Now assume that the resistance 8 is adjusted to decrease the amount of resistance in series with the control winding and thereby increase the current supplied to the control winding. This further increases the reactance of the windings 4 and 4a because during their inactive periods the residual points are moved down still further on the magnetization curve resulting in a still lower voltage being applied to the load circuit. A further increase of current in the control winding similarly results in a further reduction of the voltage applied to the load circuit and in this manner'the voltage may be reduced to a low value. When the amount of resistance 8 in circuit is gradually increased to reduce the current in the control winding, the voltage applied to the load circuit will be increased gradually toward a maximum value. Thus a wide range of control is secured by use of a comparatively small amount of controlling current in the control winding and by refined and smooth graduations of control as determined by the graduations of the resistance steps.

A characteristic of this control is that control is achieved in full during each cycle and that when the controlling current in winding 1 is changed, full response to this change is reached not longer than one cycle later. As the controlling potential is alternating, its current is capable of substantially instantaneous change. In order that the control winding 1 may have current passed through it to produce this bucking effect with reference to the flux due to the load windings, the voltage applied to the control winding must be suflicient to overcome the induced voltage in the control winding due to the flux of the load windings.

Fig. 2 is similar to Fig. 1 except the control winding 9 of Fig. 2 is reversed in its direction of turns with reference to that above described in Fig. 1. This results in the control winding 9 raising the residual point on the magnetization curve by an aiding effect instead of a bucking efiect in lowering this point as described with reference to Fig. 1 during each half-wave. Let it be assumed first that the circuit of the control winding 9 is open and has no effect. In that case the voltage applied to the load circuit will have its minimum value and this value may be determined by proportioning the core of the re- .The direction of flux due to the control actor and the load windings to give the desired minimum volts to the load circuit. Now assume that the resistance 8 is adjusted to pass a small current through the control winding 9. As this winding is reversed with reference to the winding I previously considered, it will be seen that the direction of flux due to the current in the winding 9 through the load windings when the latter are inactive is in the same direction as that of the flux due to the load windings respectively when they are active. For example, with the flux due to the load winding 4 being represented by the full line arrow during its active half-wave periods, the flux due to the winding 9 will be in the same direction through the core of winding 4 during the periods when winding l is inactive and therefore it results that the effect of the winding 9 is to raise and further bias the magnetization of the core toward saturation. Similarly when the load winding 4a is inactive, the flux due to the winding 9 will be in the same direction through the core of winding 4a as occurs when winding la is active and thereby raise the magnetization of the core of winding 4a. This increase of magnetization by the aiding effect of the control winding 8 during each halfwave results in decreasing the reactance of the load windings and thereby increases the voltage applied to the load circuit. Similarly a further increase of current in the control winding 9 will raise the magnetization of the cores of windings'l and 4a further toward saturation and give a further increase in the voltage applied to the load circuit; and this action continues as the current in the control winding 9 is increased until the core of the reactor has become so fully saturated that the reactance of the load windings is so much reduced that the power of the load circuit is brought to its maximum amount. In this case the voltage applied to the control winding 9 acts with the voltage induced in this winding. Decreasing the current in the control winding 9 will gradually reduce the voltage applied to the load circuit to the minimum voltage attainable in this form of apparatus.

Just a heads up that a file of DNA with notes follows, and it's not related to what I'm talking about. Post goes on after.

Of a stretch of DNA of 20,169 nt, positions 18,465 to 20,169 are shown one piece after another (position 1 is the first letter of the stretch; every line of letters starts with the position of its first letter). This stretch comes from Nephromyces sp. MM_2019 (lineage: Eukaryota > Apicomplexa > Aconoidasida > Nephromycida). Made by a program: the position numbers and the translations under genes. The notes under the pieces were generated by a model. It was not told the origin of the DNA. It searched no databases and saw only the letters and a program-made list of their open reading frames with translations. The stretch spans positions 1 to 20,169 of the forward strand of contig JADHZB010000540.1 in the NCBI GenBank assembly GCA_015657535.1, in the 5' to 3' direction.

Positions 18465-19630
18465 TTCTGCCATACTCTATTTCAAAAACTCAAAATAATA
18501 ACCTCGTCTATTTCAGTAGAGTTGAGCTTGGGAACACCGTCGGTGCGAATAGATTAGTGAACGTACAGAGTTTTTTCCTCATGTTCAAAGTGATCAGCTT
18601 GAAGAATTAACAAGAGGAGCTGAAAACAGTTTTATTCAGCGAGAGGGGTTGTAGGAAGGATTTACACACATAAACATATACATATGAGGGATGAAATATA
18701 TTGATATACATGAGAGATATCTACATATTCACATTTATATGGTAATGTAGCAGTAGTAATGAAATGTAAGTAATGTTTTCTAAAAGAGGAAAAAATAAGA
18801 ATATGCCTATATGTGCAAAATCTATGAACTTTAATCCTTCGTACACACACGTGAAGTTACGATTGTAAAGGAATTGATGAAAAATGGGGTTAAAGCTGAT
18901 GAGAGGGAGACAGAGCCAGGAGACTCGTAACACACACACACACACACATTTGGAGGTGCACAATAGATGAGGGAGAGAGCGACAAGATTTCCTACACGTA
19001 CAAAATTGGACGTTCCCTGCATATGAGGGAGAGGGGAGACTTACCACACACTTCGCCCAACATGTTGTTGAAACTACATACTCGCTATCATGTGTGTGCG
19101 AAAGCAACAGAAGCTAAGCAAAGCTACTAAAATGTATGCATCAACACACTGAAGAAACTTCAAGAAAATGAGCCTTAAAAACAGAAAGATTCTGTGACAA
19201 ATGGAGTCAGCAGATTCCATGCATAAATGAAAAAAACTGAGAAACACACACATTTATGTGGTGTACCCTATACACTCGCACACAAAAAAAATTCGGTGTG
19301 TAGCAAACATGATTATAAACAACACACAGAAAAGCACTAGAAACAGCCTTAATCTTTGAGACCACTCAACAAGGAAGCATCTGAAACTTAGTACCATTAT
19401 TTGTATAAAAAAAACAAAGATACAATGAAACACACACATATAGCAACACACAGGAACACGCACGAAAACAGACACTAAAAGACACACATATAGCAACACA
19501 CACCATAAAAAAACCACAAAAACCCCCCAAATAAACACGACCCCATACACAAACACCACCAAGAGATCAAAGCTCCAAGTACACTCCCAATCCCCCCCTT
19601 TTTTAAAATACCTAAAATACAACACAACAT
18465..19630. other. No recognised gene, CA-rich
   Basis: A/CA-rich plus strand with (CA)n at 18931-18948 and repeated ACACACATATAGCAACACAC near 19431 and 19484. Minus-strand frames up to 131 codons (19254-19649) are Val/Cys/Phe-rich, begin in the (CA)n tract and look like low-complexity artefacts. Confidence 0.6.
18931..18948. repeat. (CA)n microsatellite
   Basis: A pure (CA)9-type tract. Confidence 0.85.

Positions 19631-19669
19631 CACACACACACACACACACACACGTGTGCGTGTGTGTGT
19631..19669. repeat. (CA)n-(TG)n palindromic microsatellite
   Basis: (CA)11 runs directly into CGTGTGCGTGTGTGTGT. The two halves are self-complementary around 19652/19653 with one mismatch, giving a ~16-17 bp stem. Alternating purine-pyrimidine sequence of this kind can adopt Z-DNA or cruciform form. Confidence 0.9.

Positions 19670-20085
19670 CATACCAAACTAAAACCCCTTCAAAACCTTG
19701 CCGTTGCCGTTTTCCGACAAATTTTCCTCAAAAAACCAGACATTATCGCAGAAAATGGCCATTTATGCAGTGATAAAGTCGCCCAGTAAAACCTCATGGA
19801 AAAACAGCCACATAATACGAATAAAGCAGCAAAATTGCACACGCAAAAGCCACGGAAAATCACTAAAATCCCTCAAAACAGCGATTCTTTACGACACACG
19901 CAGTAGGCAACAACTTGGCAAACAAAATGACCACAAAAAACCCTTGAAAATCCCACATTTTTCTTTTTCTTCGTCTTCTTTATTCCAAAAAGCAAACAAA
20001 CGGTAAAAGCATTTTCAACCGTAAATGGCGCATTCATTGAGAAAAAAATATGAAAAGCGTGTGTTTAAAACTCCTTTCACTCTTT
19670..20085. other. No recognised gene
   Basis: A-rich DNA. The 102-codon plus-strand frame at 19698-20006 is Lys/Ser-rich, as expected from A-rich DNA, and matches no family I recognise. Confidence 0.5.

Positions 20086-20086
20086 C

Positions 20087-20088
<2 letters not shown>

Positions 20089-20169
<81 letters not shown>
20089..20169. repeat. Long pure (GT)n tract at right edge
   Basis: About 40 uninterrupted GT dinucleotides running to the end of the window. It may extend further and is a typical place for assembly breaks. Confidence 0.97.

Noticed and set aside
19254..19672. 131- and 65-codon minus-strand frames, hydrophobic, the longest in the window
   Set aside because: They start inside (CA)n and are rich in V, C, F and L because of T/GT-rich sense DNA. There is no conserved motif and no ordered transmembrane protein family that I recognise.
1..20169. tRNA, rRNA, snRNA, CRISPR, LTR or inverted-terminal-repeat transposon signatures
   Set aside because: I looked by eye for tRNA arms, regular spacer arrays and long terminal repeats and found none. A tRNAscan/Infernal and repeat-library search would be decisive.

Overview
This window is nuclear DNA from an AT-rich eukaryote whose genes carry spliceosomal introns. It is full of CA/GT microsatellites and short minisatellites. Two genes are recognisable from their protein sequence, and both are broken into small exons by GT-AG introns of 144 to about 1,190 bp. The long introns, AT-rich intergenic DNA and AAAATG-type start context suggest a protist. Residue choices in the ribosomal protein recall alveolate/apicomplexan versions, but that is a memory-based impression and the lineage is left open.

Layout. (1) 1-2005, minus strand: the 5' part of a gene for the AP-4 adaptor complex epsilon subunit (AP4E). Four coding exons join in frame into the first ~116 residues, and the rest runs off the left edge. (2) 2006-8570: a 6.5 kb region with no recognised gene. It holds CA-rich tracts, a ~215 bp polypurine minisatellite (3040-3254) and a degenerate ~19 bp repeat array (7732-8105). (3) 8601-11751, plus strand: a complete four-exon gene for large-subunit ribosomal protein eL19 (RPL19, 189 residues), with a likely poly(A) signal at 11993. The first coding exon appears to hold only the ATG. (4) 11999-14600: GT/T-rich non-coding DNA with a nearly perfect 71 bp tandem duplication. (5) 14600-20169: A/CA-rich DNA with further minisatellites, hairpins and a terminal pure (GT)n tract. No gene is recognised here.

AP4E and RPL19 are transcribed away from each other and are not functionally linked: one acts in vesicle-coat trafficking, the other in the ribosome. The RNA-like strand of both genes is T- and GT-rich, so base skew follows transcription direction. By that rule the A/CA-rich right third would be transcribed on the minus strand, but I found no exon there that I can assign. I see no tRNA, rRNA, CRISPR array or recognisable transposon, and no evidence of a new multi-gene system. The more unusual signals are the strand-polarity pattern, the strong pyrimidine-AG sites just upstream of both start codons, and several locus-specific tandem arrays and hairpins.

In Fig. 3 both the bucking and the saturating action described with reference to Figs. 1 and 2 are combined so as to secure control from an intermediate condition in both directions above and below it. In Fig, 3 there are two control windings III and H on the middle leg of the core, the winding M in its direction and effect corresponding to the winding 1 of Fig. 1 and the winding II corresponding in its direction and effect to the winding 9 of Fig. 2. The winding I is connected in series with an adjustable resistance Ina across the source I while the winding l l is connected in series with an adjustable resistance Ila across the source. The adjustment of these resistances is secured by a movable element l2 upon which the adjustable contacts of the resistances are mounted and insulated from each other and arranged so that movement of the element I! to the left will cause increase of the resistance Ha in the circuit of its winding and decrease of the resistance Illa in its circuit while movement to the right will have the reverse effect.

When the element I2 is in its mid-position the current in the two control windings I0 and II will be of approximately the same value and by tapering the resistors properly, sufl'lcient resistance will be in each circuit to limit the effect of the windings to a negligible value. It follows that the voltage applied to the load circuit will In this case the current supplied to the control.